The IndigNation

The IndigNation August 16, 2009

In an op-ed in Sunday's Washington Post, Rick Perlstein cuts to the chase. His piece is titled, "In America, Crazy Is a Pre-existing Condition."

After surveying "birthers, health care hecklers" and other contemporary manifestations of "right-wing rage," Perlstein reminds us that there is nothing new under the sun and takes us on a survey of the angry, delusional right-wing groups of earlier decades.

In the early 1950s, Republicans referred to the presidencies of Franklin Roosevelt and Harry Truman as "20 years of treason" and accused the men who led the fight against fascism of deliberately surrendering the free world to communism. Mainline Protestants published a new translation of the Bible in the 1950s that properly rendered the Greek as connoting a more ambiguous theological status for the Virgin Mary; right-wingers attributed that to, yes, the hand of Soviet agents. And Vice President Richard Nixon claimed that the new Republicans arriving in the White House "found in the files a blueprint for socializing America."

When John F. Kennedy entered the White House, his proposals to anchor America's nuclear defense in intercontinental ballistic missiles — instead of long-range bombers — and form closer ties with Eastern Bloc outliers such as Yugoslavia were taken as evidence that the young president was secretly disarming the United States. Thousands of delegates from 90 cities packed a National Indignation Convention in Dallas, a 1961 version of today's tea parties; a keynote speaker turned to the master of ceremonies after his introduction and remarked as the audience roared: "Tom Anderson here has turned moderate! All he wants to do is impeach [Supreme Court Chief Justice Earl] Warren. I'm for hanging him!"

Before the "black helicopters" of the 1990s, there were right-wingers claiming access to secret documents from the 1920s proving that the entire concept of a "civil rights movement" had been hatched in the Soviet Union; when the landmark 1964 Civil Rights Act was introduced, one frequently read in the South that it would "enslave" whites. And back before there were Bolsheviks to blame, paranoids didn't lack for subversives — anti-Catholic conspiracy theorists even had their own powerful political party in the 1840s and '50s.

Did you catch the delicious admission of the name of that one group? The National Indignation Convention. This was their purpose, their motive, their calling. To cultivate and savor a sense of indignation.

What I have been calling the Cult of the Offended once referred to themselves by almost exactly that name. Comparing the IndigNation of the past with that of the present, Perlstein sees many similarities:

The instigation is always the familiar litany: expansion of the commonweal to empower new communities, accommodation to internationalism, the heightened influence of cosmopolitans and the persecution complex of conservatives who can't stand losing an argument. My personal favorite? The federal government expanded mental health services in the Kennedy era, and one bill provided for a new facility in Alaska. One of the most widely listened-to right-wing radio programs in the country, hosted by a former FBI agent, had millions of Americans believing it was being built to intern political dissidents, just like in the Soviet Union.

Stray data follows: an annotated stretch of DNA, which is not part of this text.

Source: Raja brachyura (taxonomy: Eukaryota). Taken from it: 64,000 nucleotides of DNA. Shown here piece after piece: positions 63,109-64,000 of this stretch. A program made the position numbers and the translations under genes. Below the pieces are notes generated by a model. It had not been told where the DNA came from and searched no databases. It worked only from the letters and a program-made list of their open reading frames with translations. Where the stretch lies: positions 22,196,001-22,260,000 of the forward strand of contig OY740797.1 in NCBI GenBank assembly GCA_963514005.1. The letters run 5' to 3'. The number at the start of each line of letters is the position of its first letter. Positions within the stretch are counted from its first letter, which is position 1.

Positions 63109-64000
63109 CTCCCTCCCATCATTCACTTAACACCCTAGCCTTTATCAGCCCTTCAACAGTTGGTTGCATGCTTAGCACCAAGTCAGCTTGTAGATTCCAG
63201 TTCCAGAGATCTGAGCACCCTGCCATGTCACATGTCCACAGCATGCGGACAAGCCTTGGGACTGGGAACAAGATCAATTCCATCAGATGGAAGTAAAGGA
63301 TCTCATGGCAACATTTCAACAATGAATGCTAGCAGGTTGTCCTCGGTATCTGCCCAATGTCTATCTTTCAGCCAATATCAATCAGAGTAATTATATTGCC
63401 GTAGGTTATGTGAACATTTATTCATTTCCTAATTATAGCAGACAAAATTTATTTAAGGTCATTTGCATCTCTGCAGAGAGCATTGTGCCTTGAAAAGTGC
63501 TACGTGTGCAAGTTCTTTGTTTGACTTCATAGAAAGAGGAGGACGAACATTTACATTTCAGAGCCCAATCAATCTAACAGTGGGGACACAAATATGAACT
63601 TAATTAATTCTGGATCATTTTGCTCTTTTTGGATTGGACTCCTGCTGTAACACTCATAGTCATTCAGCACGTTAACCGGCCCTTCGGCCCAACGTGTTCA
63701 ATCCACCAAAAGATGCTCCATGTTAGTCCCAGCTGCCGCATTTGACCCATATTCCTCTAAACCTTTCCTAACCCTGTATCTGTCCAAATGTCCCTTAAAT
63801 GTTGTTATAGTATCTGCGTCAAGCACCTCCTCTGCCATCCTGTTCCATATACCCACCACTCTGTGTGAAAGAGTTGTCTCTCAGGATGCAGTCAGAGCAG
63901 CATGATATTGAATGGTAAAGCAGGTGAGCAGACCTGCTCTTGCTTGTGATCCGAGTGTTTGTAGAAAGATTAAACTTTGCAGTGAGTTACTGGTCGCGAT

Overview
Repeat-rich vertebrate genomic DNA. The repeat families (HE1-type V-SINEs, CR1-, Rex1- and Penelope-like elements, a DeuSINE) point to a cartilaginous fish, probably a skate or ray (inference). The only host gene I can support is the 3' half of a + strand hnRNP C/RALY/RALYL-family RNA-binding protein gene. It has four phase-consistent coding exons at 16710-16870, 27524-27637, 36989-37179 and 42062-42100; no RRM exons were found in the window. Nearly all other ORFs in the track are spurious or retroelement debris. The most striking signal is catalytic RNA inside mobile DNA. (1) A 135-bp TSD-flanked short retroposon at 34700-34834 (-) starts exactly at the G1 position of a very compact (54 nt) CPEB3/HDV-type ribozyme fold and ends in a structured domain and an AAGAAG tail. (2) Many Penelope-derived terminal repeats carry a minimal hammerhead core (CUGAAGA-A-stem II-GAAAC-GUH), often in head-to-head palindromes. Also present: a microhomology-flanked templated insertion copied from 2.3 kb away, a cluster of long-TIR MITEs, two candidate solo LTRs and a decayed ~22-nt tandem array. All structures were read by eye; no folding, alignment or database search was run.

So, crazier then, or crazier now? Actually, the similarities across decades are uncanny. When Adlai Stevenson spoke at a 1963 United Nations Day observance in Dallas, the Indignation forces thronged the hall, sweating and furious, shrieking down the speaker for the television cameras. Then, when Stevenson was walked to his limousine, a grimacing and wild-eyed lady thwacked him with a picket sign. Stevenson was baffled. "What's the matter, madam?" he asked. "What can I do for you?" The woman responded with self-righteous fury: "Well, if you don't know I can't help you."

The various elements — the liberal earnestly confused when rational dialogue won't hold sway; the anti-liberal rage at a world self-evidently out of joint; and, most of all, their mutual incomprehension — sound as fresh as yesterday's news. (Internment camps for conservatives? That's the latest theory of tea party favorite Michael Savage.)

Perlstein's op-ed had me rushing to Google "National Indignation Convention" to learn more about this delightfully named wingnut association. That led me to a Dec. 8, 1961, article from Time magazine titled, "The Ultras," a fascinating and far-ranging survey of the many groups of that time who regarded Barry Goldwater as a communist sympathizer. It includes this summary of the NIC:

THE NATIONAL INDIGNATION CONVENTION, one of the fastest growing of the new groups, was started recently by Dallas Garage Owner Frank McGehee, 32, to protest the training of Yugoslav pilots in the U.S. It has since spread across the country through supporting committees. With a keen eye peeled for "modern traitors" in government, the movement holds evangelistic-like meetings at which members have heard the Eisenhower and Kennedy Administrations condemned as "treasonous." along with suggestions for lynching Earl Warren.